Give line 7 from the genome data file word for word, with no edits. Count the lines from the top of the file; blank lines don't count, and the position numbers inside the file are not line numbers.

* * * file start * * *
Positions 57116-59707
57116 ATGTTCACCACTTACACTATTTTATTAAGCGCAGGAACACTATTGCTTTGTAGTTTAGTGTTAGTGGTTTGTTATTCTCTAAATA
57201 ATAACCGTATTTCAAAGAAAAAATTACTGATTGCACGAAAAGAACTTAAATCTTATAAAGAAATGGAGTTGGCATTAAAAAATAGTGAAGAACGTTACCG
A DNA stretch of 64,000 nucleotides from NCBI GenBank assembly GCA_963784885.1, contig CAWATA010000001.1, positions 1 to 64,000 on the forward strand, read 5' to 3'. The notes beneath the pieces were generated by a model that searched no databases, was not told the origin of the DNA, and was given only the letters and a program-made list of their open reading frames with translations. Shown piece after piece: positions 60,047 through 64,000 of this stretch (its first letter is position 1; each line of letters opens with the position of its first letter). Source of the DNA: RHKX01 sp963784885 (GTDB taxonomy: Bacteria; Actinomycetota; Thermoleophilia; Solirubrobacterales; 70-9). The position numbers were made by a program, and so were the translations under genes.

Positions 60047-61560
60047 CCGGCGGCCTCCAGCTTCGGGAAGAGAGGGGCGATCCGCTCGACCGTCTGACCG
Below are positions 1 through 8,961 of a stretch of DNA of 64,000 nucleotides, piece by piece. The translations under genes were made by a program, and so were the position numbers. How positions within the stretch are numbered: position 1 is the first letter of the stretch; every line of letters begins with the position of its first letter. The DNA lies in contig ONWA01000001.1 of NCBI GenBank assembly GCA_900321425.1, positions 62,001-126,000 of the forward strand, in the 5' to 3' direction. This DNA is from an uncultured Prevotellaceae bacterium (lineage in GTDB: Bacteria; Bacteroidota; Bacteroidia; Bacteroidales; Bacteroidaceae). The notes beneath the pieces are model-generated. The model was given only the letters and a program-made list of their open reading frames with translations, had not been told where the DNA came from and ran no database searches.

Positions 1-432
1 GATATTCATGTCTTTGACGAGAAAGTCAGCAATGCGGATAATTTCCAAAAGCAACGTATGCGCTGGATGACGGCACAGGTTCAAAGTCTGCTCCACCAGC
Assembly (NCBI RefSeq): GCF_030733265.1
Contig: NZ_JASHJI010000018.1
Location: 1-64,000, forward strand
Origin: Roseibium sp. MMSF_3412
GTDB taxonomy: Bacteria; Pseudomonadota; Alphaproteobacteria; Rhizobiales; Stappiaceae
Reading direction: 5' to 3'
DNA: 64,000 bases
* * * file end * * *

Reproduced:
Below are positions 1 through 8,961 of a stretch of DNA of 64,000 nucleotides, piece by piece. The translations under genes were made by a program, and so were the position numbers. How positions within the stretch are numbered: position 1 is the first letter of the stretch; every line of letters begins with the position of its first letter. The DNA lies in contig ONWA01000001.1 of NCBI GenBank assembly GCA_900321425.1, positions 62,001-126,000 of the forward strand, in the 5' to 3' direction. This DNA is from an uncultured Prevotellaceae bacterium (lineage in GTDB: Bacteria; Bacteroidota; Bacteroidia; Bacteroidales; Bacteroidaceae). The notes beneath the pieces are model-generated. The model was given only the letters and a program-made list of their open reading frames with translations, had not been told where the DNA came from and ran no database searches.